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  1. We are committed to discovering what we don’t yet know about something. To that end, we engage in extended research and development. Each rehearsal starts from a blank page (metaphorically speaking). We investigate something—e.g. an object, process or convention— without knowing where we are going or where we will end up. We have faith and confidence we will stumble upon something interesting along the way.
  2. We’re swimming in technology in our daily lives. Consequently, we use technology to build our work. We don’t, however, use the technology in the way it was intended. For example, we might attach a homemade contact mic to a tensor lamp. The lamp then transforms from a light source to something musical—and something mysterious
  3. We are committed to discovering and using what we call the“facts”in the space. We are not trying to hide the truth of any object, process or space. We acknowledge their truth. And by doing so, we explore the honest transformations possible when we create work by juxtaposing the facts as they are.
  4. We avoid slickness by rediscovering the poetry in simple objects.
  5. We are interested in creating new forms by combining and juxtaposing familiar forms.
  6. We believe in what John Cage calls “purposeful purposelessness”. Our work does not have to be useful politically or socially – just playful and naive; curious and full of wonder. Useless art is very useful.
    Phil Soltanoff and Steven Wendt

What is THIS ? What is THAT ?

THAT uses light and video technology as abstract puppetry THIS investigates hand shadows.

THAT paints with light and imagines the creation of the universe.
THIS is about the people in it as it follows characters as they explore various feelings, their romantic sense of longing, loss, alienation and near miss.

THAT uses cameras, projectors and tripods that come to life by being operated. Zooming in and out, maneuvering visual feedback loops, dissolving images together and apart – creating an abstract video puppetry right in front of our eyes.
THIS tells stories about loss and love. These are born as the characters in Chinese shadows appear: a cowboy sleeps under the stars, a family puts their child to sleep for the night, a crooner serenades his lover, a jazz pianist fantasizes while he plays.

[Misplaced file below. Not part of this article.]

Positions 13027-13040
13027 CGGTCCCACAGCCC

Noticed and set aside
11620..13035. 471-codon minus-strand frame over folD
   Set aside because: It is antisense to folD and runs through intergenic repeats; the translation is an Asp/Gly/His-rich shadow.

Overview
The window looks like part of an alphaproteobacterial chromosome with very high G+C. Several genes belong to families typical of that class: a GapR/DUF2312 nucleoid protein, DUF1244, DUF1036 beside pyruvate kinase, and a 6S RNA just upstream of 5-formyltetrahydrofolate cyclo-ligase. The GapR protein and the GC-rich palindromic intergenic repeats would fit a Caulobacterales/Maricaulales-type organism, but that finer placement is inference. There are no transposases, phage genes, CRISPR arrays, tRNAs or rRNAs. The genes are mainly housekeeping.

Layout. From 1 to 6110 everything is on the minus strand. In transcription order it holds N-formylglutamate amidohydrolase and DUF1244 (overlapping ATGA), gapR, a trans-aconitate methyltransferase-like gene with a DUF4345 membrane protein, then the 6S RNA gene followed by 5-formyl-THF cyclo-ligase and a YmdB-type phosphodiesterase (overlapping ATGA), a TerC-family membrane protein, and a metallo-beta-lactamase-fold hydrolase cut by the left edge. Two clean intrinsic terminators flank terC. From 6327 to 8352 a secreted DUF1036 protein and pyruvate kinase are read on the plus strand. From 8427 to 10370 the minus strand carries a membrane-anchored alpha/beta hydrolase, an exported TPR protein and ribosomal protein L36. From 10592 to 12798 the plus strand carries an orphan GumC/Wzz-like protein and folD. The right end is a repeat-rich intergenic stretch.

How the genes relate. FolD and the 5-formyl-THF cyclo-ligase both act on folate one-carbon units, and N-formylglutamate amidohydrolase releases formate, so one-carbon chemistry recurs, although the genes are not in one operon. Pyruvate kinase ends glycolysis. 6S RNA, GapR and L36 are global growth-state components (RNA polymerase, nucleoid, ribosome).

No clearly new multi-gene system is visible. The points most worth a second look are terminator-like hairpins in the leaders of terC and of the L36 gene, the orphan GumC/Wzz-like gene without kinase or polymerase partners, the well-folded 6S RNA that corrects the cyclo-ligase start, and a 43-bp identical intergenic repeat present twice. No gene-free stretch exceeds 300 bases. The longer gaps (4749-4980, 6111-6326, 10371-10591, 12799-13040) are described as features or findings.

THAT is inspired by Basil Twists’ Symphony Fantastique.
THIS brings to life characters inspired by the sculptures of Henri Moore.


Steven Wendt is the main performer of the piece. He manipulates on sight and live the different objects that inhabit the stage. Phil Soltanoff on the side, mixes the sounds and orchestrates the music. The audience observes the creation of each event and becomes the witness of the acts and gestures of the artist caught on the spot, sometimes in struggle, sometimes inspired.

Dream-like, we witness the puppeteer searching to make and discover meaning and beauty.

“Through extensive research, intense collaboration, questioning and ongoing serious play, Phil Soltanoff is committed to exploring what is possible in the living space called theatre. Harnessing and recombining elements of dance, new media, puppetry, circus, lo-fi technology, visual and sound art, he constructs rigorous and innovative performances through juxtaposition. Avoiding psychological realism, embracing the abstract power of theatre, and exploring the “facts” or realities of a performer, an object, a space, Soltanoff does nothing less than reawaken the everyday and its conversation with the ‘infinite.”

The Herb Alpert Awards,
Phil Soltanoff is the recipient of 2020 Alpert Award Theatre



Co-writing by Phil Soltanoff and Steven Wendt
Performed by Steven Wendt
Directed by Phil Soltanoff

Produced by The Institute of Useless Activity
Coproduced by The Bushwick Starr
With the support of The Jim Henson Foundation
Executive producer of tour (outside the US) : Compagnie 111 – Aurélien Bory

Visual theater for all audience

Running time : 60 minutes without intermission